The fixed charge coverage ratio is used to measure a company's ability to cover its "fixed charges" (largely debt-related payments but this can include additional obligations as you will see below) due in any given period. The definition provided here and elsewhere generally refers to "fixed charges," which can be a little frustrating (akin to a dictionary defining "legendary" as "based on legends"). To clarify, we will start with a simple visual and expand on this by including the definition a senior lender might use in a term sheet.
Formula from the image above:
( EBITDA – Capital Expenditures – Cash Taxes ) / ( Cash Interest Expense + Scheduled Debt Amortization )
The Fixed Charge Coverage Ratio gets more precise than the debt-to-EBITDA ratio by subtracting additional uses of cash from EBITDA to get to a closer approximation of cash flow for the period. The logic behind subtracting capital expenditures instead of depreciation and amortization (the “DA” in EBITDA) is that capital expenditures are a cash outflow whereas D&A are noncash items. After that cash taxes are subtracted to arrive at a better approximation of cash flow. Interest expense is not subtracted, but it can be found in the denominator (interest expense is one of the "fixed charges").
To elaborate on the denominator, this calculation looks at the actual cash required to remain in compliance in each period. Since you are more closely comparing the cash available for debt payments to the debt payments required in each period, a lender typically requires that this ratio remain above a minimum threshold of 1.2x.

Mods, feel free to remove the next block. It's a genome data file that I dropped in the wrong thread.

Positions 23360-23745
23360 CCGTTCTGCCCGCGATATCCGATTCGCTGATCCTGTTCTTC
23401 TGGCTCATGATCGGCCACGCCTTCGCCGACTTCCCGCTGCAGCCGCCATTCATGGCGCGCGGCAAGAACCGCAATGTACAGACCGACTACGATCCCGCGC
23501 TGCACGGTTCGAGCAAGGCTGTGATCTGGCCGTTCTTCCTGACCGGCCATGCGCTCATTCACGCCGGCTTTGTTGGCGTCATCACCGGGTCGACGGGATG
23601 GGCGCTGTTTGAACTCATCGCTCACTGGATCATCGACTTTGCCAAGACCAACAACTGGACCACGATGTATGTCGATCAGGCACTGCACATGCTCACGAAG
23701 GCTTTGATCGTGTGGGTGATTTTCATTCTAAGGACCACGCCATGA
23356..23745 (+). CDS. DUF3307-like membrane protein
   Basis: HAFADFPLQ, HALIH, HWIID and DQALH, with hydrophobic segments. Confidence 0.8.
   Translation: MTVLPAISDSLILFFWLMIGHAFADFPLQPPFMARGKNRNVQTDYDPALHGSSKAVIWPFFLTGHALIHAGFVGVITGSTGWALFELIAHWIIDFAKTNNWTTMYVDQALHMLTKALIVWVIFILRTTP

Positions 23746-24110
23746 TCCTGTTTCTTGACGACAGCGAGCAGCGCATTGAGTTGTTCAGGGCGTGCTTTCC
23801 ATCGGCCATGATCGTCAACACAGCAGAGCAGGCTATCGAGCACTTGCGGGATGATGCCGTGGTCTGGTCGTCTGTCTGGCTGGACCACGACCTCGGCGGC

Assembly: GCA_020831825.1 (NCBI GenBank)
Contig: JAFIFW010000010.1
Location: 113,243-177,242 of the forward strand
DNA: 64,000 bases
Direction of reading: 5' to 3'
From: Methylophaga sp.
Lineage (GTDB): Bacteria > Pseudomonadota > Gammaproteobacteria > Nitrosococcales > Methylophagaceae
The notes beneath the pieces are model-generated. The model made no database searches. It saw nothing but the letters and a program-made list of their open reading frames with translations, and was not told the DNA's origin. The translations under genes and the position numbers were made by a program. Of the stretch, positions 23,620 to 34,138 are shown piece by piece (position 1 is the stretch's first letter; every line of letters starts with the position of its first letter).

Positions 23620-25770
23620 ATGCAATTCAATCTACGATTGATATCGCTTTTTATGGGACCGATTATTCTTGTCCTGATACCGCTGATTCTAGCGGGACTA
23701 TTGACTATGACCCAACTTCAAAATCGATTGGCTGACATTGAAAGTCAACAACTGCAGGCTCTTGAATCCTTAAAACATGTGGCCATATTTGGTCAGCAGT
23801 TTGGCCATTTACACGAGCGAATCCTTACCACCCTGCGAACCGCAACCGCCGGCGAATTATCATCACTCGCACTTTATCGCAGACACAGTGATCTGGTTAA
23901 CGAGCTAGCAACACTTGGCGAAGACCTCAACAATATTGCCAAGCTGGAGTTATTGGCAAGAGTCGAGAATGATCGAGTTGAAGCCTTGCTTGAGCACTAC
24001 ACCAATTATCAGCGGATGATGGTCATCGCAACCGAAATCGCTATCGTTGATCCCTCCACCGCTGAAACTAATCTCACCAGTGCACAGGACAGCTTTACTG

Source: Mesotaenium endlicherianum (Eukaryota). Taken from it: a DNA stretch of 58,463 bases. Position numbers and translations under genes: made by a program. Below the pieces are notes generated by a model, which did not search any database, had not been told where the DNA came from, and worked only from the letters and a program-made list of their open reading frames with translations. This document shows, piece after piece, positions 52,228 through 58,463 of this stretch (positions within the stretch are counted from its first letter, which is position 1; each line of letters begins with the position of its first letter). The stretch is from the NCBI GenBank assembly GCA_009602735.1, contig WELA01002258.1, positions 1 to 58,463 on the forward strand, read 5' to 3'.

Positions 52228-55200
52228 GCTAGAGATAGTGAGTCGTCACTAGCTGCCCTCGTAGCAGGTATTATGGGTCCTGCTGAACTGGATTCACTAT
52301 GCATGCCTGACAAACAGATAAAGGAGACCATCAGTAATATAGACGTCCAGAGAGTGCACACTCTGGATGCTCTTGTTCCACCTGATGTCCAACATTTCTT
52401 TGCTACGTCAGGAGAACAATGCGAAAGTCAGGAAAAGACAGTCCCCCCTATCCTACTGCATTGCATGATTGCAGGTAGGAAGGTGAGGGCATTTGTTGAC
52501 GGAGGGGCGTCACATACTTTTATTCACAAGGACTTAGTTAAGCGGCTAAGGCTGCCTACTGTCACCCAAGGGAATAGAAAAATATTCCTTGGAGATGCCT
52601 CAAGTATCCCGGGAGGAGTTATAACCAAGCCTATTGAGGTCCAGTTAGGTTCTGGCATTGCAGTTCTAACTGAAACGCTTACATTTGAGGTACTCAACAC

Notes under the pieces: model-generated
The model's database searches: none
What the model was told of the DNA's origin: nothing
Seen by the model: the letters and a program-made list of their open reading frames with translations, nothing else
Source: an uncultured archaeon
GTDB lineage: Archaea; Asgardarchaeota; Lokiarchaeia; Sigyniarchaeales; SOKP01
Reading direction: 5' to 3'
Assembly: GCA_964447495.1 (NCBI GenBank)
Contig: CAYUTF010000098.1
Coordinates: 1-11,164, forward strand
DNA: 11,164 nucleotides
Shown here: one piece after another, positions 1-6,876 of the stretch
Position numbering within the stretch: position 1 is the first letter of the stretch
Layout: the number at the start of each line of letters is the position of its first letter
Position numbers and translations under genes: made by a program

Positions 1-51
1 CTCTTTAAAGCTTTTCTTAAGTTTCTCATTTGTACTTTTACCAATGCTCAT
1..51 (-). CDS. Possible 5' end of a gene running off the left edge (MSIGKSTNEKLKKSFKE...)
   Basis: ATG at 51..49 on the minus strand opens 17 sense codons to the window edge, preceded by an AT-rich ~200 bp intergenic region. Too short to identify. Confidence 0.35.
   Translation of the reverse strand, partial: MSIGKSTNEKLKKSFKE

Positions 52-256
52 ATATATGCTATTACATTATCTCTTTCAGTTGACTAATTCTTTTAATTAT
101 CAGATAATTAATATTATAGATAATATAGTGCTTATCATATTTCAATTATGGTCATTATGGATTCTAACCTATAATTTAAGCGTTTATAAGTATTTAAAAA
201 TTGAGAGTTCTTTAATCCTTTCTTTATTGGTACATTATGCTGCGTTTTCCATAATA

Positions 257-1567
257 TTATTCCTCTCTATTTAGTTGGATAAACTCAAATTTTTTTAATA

Example of what you might find in a senior debt term sheet:
"Fixed Charge Coverage Ratio - Borrower shall not permit the ratio of (a) EBITDA minus the sum of (i) capital expenditures (excluding financed or equity funded capital expenditures), (ii) taxes, (iii) distributions, divided by (b) the sum of (i) cash interest expense and (ii) scheduled principal payments on total funded debt (including capital lease payments) to be less than 1.25x."
Notes on FCCR:
- It is not uncommon to see capital expenditures described as “unfunded capital expenditures” in the credit agreement. If capital expenditures are “funded” it suggests that additional debt was used to purchase the equipment. The debt raised offsets the cash outflow, and the interest and principal payments associated with this new debt end up in the denominator.
- Mandatory Debt Repayment might also be referred to as Scheduled Debt Amortization. The purpose is to include only the scheduled principal payments described in the credit agreement. Any optional repayment of debt would be excluded as would any repayment of debt under a cash flow sweep.
- Finally, lease payments might also be included in the denominator with cash interest expense and debt repayment.